Flip Arbelaez couldn’t stay away.
The New York native launched his career in Las Vegas with Ark Restaurants in 1996, helping roll out the food-and-beverage program at New York-New York. After working his way up through several management positions in the local market, Arbelaez left in 2011 for an opportunity few in the industry could turn down: An opening to run The Plaza Food Hall by Todd English, inside The Plaza in New York. There, Arbelaez said, he made a quantum leap as an operations manager, controlling food and beverage costs and managing a unionized labor force to maximize profitability.
But Arbelaez returned to Southern Nevada in 2013 for a shot at a new career pinnacle: The chance to own his own place.
In September, Arbelaez and a business partner, chef Doug Bell, opened Pot Liquor Contemporary American Smokehouse at Town Square. The restaurant is part of Authentic Kitchen Alliance, a restaurant-management and development business that Arbelaez and Bell launched with partners Kara Berg, who’s president, and Paul Alfa, the chief financial officer.
Question: How has the local food-and-beverage scene changed since your first stint here in the mid-1990s?
Answer: It has evolved tremendously. The reason I left New York in 1996 at age 20 was because New York was already the big talk of the food world. Vegas was about to blow up and change drastically. It was not going to be about buffets and cheap prime rib. A lot of celebrity chefs were starting to target Las Vegas as a big stage. I followed those rumors.
Since then, Las Vegas has become one of the country’s food giants. It’s a fantastic market that serves many different demographics. It can focus on different types of dining, from (quick service) to fast-food franchises to fine-dining restaurants on and off of the Strip. It evolved quickly and survived a tough recession. I’m very proud of Las Vegas.
Question: Why did you open Authentic Kitchen Alliance?
Answer: The idea is to have two divisions, one that focuses on restaurant development and the other on training and management. We can help out an ailing restaurant by getting on board and retraining the staff. We’ll look for partnerships through which we manage their people. On the development side, Pot Liquor was a low-cost formula that we thought was the right concept to launch.
Question: Why the Pot Liquor concept now?
Answer: Everything about Pot Liquor is designed to set ourselves apart from Lucille’s, Rolling Smoke or Famous Dave’s. Pot liquor is a colloquial term that describes the broth left behind when making collard, turnip or mustard greens. It describes something authentic that takes a lot of heart and soul to make. We wanted something where people could recognize that we are typical, hard-working, culinary-arts people who care about food. And we want people to understand that our food is being done a little better than barbecue food elsewhere. It’s not being warmed up or prepared in a commissary kitchen. We’re actually smoking in this house.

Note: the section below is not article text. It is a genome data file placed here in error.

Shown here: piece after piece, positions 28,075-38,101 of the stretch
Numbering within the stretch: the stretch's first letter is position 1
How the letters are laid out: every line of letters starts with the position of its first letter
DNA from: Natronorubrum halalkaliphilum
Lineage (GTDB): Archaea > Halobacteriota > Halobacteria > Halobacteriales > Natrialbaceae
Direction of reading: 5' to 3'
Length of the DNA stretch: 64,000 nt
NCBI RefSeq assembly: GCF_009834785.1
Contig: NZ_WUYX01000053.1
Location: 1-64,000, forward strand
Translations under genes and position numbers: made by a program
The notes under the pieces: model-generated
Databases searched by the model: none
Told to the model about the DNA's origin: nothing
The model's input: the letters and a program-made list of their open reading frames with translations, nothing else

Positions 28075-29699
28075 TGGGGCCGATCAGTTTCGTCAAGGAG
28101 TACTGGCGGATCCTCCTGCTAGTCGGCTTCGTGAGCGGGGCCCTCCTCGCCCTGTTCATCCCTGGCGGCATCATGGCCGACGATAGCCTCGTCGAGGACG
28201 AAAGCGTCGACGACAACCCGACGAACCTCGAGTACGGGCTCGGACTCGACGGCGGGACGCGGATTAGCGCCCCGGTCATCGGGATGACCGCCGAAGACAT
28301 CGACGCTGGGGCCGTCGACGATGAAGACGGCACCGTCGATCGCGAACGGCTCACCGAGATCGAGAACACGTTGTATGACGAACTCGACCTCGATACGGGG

Also, there’s nothing (barbecue-related) in the immediate area. And Town Square has a fantastic draw of locals to tourists, with about 70-30 locals to tourists. We thought it was a great fit.
Barbecue is something there just isn’t an abundance of in Las Vegas. While I was in New York, I did a little consulting for a company and met some folks franchising a Southern Hospitality restaurant. We spent some time dining at Blue Smoke in the Flatiron District. That experience inspired Pot Liquor. It was a nice sit-down restaurant, without the stigma that sometimes comes with barbecue, with its plastic plates and flatware.
Question: Downtown Summerlin has about 20 restaurants. Something new seems to open in downtown Las Vegas every day. And SLS Las Vegas just opened with its restaurant lineup. How will you compete?
Answer: Our plan is to focus on social-media marketing, and campaigning at different events. We plan on being deeply rooted and involved in the community as far as philanthropy and charity. We’ve already done some work on behalf of Susan G. Komen. We also want to be more of a restaurant for locals. And we’ll just stay honest with our cuisine. If you’re looking for barbecue, we want to be the No. 1 choice. We’ve made a difference. We want to continue to make a difference, and we want to be known not just for barbecue, but for refined food that offers great takes on Southern classics.
Question: What are your career goals?
Answer: To expand Authentic Kitchen Alliance to different markets around the country. We have very fresh, new ideas that aren’t here or in other markets desperate for that kind of thing. But more than anything, we want a big presence in Las Vegas. We’re expanding into a management and training facility through which we hope to get involved with hotels and restaurants. One of my mentors said, “If you get this right, I’ll hire you to retrain our entire company.”